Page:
I’ll be honest, when the trailer of Netflix’s new original What The Love, a reality show hosted by Karan Johar, dropped, I wasn’t too thrilled. It stood out as just another addition to the long list of disappointments offered by Netflix India so far. I was half-expecting it to be a cringe-fest. And after watching the first two episodes, I’m happy to announce that I wasn’t that off the mark.
As the trailer puts it, Karan Johar ‘plays cupid’ in the show. He picks out privileged urban-dwellers who come with their dreamy, romanticised ideas of monogamy (or ‘love’, as they call it), and helps them ‘find love’. This process of finding love is in fact not as laborious as classic literature would have you believe. It’s fairly simple - a couple of therapy sessions, a date with a celebrity, and a makeover is all it takes to start over. Naturally, the contestants look up to him. Somehow a man who has spent a significant chunk of his life reinforcing the patriarchal notion of marriage in various forms is a convincing ‘love guru’.
To understand whether or not he deserves the title, here’s an actual piece of advice by KJo: “If we help them find love, they won’t need any sex toys.”
Created somewhere at the intersection of Queer Eye and Splitsvilla, What The Love! has a refreshing sense of modernity to it. It seems to be rooted in present-day practicalities of city life and pushes the youth to challenge orthodox ideas. For example, within the first five minutes of the first episode, KJo approaches two potential contestants (a woman and a man). Assuming them to be heterosexual, he begins introducing them to each other, only to discover that they’re both gay. While there is an underlying sense of tokenism in this 10-second interaction, it’s also unique. It’s Karan’s way of telling the LGBTQ+ community that he sees them and that he wants them to get mainstream representation in whichever way possible.
If I were to critique, I’d say that the makers of What The Love! sat down with a laundry list of important social issues they wanted to address no matter what and forcefully wrote them into the script of the first episode. From patriarchy to fatphobia, Karan comes fully armed. At one point, he even goes as far as to talk about the first time he chose to “pay for sex”. It’s an honest retelling of an incident from his past and Karan tries really hard to seem retrospectively indifferent. He laughs too much, speaks faster than he usually would, and quickly moves on to the next topic. But his laughter betrays him. You can tell that Karan, behind the facade of humour, is vulnerable.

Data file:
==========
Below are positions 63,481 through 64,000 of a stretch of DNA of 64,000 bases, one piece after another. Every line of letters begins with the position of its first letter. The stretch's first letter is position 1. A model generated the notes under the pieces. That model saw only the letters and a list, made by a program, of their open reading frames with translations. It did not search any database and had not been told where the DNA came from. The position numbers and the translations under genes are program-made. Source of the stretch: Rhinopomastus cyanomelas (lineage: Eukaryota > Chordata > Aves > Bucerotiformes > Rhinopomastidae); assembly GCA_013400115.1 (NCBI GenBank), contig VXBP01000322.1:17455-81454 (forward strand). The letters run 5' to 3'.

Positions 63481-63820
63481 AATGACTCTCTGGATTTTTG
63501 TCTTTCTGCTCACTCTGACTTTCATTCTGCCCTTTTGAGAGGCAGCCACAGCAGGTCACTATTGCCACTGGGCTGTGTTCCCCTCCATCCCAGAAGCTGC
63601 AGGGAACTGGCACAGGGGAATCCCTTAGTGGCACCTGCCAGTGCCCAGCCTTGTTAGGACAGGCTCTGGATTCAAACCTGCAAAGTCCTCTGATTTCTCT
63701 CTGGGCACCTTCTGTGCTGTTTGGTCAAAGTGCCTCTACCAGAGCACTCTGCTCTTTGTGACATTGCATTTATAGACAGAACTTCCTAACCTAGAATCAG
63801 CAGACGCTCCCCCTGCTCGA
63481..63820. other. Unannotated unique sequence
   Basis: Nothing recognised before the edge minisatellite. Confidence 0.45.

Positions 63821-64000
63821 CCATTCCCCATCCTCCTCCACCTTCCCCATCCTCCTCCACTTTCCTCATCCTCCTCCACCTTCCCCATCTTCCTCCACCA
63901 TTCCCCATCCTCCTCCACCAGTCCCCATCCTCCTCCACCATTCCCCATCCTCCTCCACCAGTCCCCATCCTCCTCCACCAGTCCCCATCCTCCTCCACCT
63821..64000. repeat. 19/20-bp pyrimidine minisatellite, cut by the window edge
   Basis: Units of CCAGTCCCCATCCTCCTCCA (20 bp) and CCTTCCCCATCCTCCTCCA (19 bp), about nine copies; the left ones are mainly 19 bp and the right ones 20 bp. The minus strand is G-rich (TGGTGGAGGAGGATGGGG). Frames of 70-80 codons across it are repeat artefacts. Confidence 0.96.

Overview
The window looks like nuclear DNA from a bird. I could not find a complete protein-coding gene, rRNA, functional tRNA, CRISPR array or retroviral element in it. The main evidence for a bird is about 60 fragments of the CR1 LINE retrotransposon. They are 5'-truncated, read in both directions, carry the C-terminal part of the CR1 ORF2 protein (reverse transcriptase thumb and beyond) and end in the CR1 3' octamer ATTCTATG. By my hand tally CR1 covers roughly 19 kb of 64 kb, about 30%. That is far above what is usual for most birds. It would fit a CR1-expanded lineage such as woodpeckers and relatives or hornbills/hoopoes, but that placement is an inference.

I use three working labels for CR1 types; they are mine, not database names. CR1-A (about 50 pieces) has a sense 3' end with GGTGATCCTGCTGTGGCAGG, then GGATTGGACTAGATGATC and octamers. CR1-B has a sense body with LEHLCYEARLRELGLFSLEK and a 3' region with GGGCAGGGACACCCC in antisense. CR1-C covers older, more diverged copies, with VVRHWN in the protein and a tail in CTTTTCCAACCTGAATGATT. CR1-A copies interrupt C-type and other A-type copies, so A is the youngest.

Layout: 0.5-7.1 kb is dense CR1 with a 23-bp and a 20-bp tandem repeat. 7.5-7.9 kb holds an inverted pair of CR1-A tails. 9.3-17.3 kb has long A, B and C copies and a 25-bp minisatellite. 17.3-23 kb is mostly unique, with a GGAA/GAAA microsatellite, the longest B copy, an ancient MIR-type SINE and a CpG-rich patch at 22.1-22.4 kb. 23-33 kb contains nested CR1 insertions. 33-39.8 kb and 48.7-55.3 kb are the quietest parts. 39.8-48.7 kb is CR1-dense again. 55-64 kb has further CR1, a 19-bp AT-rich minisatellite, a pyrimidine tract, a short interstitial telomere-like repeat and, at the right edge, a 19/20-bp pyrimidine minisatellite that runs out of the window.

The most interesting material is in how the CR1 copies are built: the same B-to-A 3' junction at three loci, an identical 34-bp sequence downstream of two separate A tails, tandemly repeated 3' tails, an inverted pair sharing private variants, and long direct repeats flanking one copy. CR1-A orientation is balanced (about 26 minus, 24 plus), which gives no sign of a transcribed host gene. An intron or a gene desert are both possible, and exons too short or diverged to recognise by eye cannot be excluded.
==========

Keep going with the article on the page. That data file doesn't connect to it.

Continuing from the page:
On a lighter note, I think he should have just gone with the teleprompter instead of trying to be candid.
But Karan Johar’s seemingly progressive ideals are easily torn apart by his inauthenticity. In the first episode, which is an introduction of potential contestants before they’re whisked away for a Queer Eye-esque makeover, one of the potential contestants while talking to KJo makes a caste reference. She proudly says, “I’m a UP Khatri.” To which Karan responds with encouraging laughter. Now, I’m not saying that KJo is casteist (although we have no reason to believe that he isn’t); he perhaps couldn’t have predicted that the woman would say that (even though I personally don’t believe that because the show feels very scripted). But those sitting at the editing table could have easily done away with that reference. It just wasn’t needed. But the fact that the makers could easily look past it the problematic nature of the sentence is what’s bothering.
From the get-go, Karan pretends to be the harbinger of expression and individuality. That is until Maneka (fashion stylist) and Shaan (makeup and hair grooming expert) enter the scene. And suddenly it’s turned into a Mean Girls kind of situation where KJo, Maneka and Shaan are sitting in one corner and passing comments on how everyone in the room is dressed. Comments like “The heels are too heavy” and “What’s with the suspender boy?” are thrown around with distasteful expressions. There’s no hidden empowerment or kindness in the way they talk; it’s plain hurtful. Their conversation makes it obvious that they have little sartorial respect for those in the room. Not exactly the desi Queer Eye you’d imagined, right?
Throughout the episode, Karan is vehemently vocal about the fact that Bollywood’s, and by extension his, portrayal of love is misleading. That it doesn’t exist in real life. He even says, “You can’t look for love. It’s not something you catch. It’s not a cold.” Well, fair enough. But Mr Johar, what exactly are you trying to prove with What The Love! then?
Like all reality shows, the contestants are reduced to the sum of their tragic backstories. Which is not new. We’ve seen Bigg Boss, Roadies and even Kaun Banega Crorepati exploit personal tragedies of their participants. But What The Love! goes beyond that. As Karan physically walks into a room and labels the chosen contestant’s photos with stuff like ‘commitment phobia’, ‘trust issues’, and ‘boring’. This is not just exploitative but also deeply disrespectful. I mean, if someone wanted to get humiliated like that, why would they go on the show. Isn’t Tinder enough?
Lastly, I can’t tell if the contestants are actually contestants or just untrained junior artists who want to be seen in the same frame as KJo. Literally, every second of the show seems heavily scripted and just...cringe. Safe to say that I’m not going to be watching any more episodes.